'DDR-Museum' (GDR museum)

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As the name suggests it's a themed museum commemorating the former East German GDR (German Democratic Republic), the capital of which used to be East Berlin. So it's only appropriate that it's bang in the middle of that city. 

>More background info

>What there is to see


>Access and costs

>Time required

>Combinations with other dark destinations

>Combinations with non-dark destinations


More background info: It's a fairly new enterprise, but has already won awards, esp. for its being a hands-on, 'interactive' type of museum. Many exhibits can literally be 'handled' (they just ask you to put everything back in its place after you've done so … and don't get any ideas: there's CCTV in operation …)
The museum's approach partly relies on a good dose of 'Ostalgie' (the clipped/blend word for nostalgia for the (former) 'Ost' = East). But it's not all celebratory, nor does it hush up some of the dark sides of the former GDR regime.
All in all, the emphasis is on the illustration of life in the former GDR, less on dry information, which it certainly doesn't overload its visitors with. It may help if you already know a bit about the GDR and its history.
By the way, the museum's clientele naturally includes many people who lived in the real GDR – and their comments can sometimes be worth eavesdropping in on (if you know German that is).
What there is to see: The museum is rather small (everything is in one large room), but rammed full of stuff. There are several themed display boxes, many with drawers underneath that you can take objects out of (e.g. old certificates, books, etc.).
Only some parts of the museum are of specifically 'dark' interest: for instance there's a section about the Stasi (secret police), including some listening devices where you can partly re-enact the Oscar-winning 2006 movie "The Lives of Others".
Also there's a section about the Berlin Wall, one about life in the youth movement and the army – with its typical Socialist indoctrinating elements – and also one about underground resistance movements.
More on the 'fun' side are displays of former GDR everyday products, a real 'Trabbi' (a small GDR car) you can sit in, and a life-size reconstruction of a typical GDR flat in 1970s style, both stuffy and garish. On the TV in the 'living room' you can switch between recordings of GDR programmes and Western news, which many GDR citizens illegally tuned into as well. There's music, toys, and even a model of a nudist beach!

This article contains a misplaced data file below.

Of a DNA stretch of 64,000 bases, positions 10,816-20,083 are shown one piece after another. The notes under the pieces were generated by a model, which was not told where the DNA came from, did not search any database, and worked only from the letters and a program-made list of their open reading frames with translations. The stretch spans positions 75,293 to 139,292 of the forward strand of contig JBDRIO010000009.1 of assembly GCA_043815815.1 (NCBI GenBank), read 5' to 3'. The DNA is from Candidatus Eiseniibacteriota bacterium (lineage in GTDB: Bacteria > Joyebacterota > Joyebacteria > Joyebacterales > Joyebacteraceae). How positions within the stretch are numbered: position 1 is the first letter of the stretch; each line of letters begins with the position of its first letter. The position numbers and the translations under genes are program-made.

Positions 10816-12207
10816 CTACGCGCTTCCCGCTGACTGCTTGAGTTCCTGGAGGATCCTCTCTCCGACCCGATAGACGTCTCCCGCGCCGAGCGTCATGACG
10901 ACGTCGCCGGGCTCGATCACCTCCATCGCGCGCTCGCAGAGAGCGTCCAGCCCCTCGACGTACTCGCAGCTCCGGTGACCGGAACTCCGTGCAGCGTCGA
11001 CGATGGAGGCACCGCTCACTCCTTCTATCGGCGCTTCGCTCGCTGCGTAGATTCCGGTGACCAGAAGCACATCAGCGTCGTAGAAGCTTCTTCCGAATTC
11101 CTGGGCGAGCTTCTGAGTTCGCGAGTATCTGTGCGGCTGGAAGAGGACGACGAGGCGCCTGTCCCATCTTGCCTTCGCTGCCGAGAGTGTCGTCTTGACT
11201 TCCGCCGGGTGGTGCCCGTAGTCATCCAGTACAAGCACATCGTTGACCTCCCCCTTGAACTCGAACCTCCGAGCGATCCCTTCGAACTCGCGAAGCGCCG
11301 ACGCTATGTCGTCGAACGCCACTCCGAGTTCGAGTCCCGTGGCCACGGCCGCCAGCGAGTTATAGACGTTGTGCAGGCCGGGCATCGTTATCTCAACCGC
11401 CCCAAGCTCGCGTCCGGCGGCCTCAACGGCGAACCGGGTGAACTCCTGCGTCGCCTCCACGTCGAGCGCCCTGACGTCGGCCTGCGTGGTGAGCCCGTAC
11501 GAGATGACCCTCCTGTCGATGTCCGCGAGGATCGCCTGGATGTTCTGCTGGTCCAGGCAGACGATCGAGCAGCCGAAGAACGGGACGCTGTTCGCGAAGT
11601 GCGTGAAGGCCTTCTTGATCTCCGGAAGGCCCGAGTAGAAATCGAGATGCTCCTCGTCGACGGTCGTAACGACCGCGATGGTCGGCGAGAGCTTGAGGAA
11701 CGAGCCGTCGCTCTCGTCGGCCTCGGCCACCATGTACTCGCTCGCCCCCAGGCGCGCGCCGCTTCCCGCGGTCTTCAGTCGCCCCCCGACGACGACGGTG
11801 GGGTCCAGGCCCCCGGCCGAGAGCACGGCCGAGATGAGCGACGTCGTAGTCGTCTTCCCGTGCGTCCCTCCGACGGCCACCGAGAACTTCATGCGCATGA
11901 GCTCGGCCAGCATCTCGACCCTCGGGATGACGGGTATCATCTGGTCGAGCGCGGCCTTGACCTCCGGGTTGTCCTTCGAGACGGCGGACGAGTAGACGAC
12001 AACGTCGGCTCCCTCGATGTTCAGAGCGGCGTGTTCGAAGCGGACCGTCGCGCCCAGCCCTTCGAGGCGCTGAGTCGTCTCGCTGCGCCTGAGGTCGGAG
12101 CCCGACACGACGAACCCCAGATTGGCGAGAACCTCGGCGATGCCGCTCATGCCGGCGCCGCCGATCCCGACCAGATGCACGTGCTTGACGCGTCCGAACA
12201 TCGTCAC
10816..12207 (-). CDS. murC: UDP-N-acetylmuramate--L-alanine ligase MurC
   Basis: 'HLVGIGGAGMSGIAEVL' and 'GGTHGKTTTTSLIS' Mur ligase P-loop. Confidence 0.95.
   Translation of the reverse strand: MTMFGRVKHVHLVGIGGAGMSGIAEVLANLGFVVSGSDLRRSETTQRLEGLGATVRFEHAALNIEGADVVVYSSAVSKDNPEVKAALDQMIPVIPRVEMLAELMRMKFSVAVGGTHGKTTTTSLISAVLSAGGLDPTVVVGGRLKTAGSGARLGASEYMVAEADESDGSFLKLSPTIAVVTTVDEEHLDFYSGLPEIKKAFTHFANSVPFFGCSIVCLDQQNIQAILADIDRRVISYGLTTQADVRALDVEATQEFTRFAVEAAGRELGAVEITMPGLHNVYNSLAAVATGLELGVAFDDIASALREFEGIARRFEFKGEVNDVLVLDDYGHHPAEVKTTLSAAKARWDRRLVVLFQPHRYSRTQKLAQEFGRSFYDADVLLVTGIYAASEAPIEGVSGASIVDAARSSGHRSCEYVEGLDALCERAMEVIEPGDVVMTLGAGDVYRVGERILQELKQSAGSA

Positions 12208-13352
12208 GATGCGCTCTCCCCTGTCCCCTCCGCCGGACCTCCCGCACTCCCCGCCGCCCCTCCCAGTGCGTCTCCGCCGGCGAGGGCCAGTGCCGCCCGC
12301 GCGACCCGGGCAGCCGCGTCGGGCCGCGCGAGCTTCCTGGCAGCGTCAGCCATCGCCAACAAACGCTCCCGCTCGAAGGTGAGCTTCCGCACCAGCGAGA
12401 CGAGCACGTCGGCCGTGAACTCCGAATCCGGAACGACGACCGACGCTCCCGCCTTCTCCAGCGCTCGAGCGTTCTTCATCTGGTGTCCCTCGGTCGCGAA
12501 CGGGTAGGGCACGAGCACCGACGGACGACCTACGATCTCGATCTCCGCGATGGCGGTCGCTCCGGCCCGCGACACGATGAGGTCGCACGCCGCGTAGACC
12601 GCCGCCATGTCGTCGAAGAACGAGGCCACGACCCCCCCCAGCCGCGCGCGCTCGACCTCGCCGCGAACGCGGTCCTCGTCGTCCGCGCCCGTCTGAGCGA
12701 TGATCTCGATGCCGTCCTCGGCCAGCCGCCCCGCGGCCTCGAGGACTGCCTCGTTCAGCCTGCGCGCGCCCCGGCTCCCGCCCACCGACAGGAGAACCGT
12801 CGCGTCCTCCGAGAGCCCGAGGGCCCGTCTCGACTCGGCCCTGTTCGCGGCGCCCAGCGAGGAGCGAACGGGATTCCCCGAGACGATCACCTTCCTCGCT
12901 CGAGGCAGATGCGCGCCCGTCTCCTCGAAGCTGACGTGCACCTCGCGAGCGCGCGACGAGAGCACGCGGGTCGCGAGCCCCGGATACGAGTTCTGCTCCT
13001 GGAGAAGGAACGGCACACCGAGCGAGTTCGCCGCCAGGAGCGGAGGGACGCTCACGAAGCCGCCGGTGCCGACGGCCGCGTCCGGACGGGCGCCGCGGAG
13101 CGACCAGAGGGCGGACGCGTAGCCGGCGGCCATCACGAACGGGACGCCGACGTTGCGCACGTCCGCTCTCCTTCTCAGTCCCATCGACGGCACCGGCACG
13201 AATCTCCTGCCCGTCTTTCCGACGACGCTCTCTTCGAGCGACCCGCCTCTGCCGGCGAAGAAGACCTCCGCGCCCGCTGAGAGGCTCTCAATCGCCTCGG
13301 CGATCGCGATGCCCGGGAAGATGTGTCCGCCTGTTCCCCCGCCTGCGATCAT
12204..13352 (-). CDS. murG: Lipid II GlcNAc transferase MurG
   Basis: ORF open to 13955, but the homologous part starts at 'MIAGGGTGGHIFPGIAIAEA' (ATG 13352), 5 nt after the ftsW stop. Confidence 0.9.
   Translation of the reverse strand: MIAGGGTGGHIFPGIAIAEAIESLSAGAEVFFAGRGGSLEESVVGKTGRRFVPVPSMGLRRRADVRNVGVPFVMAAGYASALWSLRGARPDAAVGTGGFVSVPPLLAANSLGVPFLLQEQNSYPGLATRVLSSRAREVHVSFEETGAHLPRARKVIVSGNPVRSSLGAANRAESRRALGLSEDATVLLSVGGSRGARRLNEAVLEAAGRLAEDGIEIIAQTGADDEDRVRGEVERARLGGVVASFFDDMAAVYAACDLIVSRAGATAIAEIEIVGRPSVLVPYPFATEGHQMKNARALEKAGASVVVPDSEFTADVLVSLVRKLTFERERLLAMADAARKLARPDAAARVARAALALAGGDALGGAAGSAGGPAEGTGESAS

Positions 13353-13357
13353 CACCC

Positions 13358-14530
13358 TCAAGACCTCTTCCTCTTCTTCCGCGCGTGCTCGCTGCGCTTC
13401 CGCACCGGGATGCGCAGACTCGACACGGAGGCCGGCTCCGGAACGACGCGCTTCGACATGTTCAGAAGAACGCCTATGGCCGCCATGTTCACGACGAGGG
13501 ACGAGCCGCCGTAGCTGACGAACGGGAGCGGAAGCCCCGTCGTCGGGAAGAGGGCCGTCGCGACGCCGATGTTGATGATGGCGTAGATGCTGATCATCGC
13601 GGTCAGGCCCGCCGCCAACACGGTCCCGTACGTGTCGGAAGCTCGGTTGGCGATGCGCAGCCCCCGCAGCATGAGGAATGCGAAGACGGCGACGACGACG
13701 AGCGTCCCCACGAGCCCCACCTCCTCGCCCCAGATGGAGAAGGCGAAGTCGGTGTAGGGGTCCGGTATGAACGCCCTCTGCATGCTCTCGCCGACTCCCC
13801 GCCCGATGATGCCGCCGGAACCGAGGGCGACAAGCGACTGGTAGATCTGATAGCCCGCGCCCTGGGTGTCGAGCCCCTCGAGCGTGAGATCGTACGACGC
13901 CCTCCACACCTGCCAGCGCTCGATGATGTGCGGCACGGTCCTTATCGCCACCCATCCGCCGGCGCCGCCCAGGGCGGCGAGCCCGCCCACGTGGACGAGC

Overall everything's self-explanatory enough, but for those with a keener interest the museum also offers guided tours (60 or 90 minutes) in various languages. They also offer longer guided tours beyond the museum itself to include places in the vicinity that were of importance in the former GDR government quarter.
The museum also has an almost disproportionally large shop where you can buy not only a wide range of books on the GDR and divided Germany, as well as other Berlin-themed books and brochures, but also all kinds of 'ostalgic' objects.
Location: Right in the middle of Berlin's central 'Mitte' district, on the banks of the Spree river opposite the cathedral, just off Karl-Liebknecht-Straße.
Google maps locator:[52.5191,13.4025]
Access and costs: easy to get to; mid price.
Details: With such a location, access could hardly be easier, although stations of the underground and S-Bahn are a short walk away (S Hackescher Markt, U/S Alexanderplatz). But buses 100 and 200 run along Karl-Liebknecht-Str., tramline M4 also has a stop just around the corner.
Admission to the museum isn't the very cheapest given its size, but not too excessive either – at the time of writing 6 EUR for a normal adult ticket. The museum also offers several guided tours, including in English, of varying length and at a range of prices (some more expensive/longer ones include walks in the environs outside) – but currently only for groups (20 people).
The museum's opening hours are exceptionally generous: almost every day, including public holidays, and quite late too – from 10 a.m. to 8 p.m., even to 10 p.m. on Saturdays (the only exception is Christmas Eve, when they close 'early' at 4 p.m.). That way a visit to the GDR museum can conveniently be built into a long day's itinerary as an "easy" and entertaining finale.
Time required: about one hour should normally do, only if you've got a particularly keen interest in these things will you need more time (to browse some of the written exhibits in more detail, listen to all the music on offer via headphones, or play the 'museum game').
Combinations with other dark destinations: lots – see Berlin. Given the central location and late opening hours (see above) a visit to the GDR museum can easily be added as the last item in a long day's itinerary.
Combinations with non-dark destinations: also lots of options – the treasures of Berlin's 'Museum Island' are just a stone's throw away, and as is Alexanderplatz or the central street of Unter den Linden, which leads to the Brandenburg Gate.  

© dark-tourism.com, Peter Hohenhaus 2010-2019

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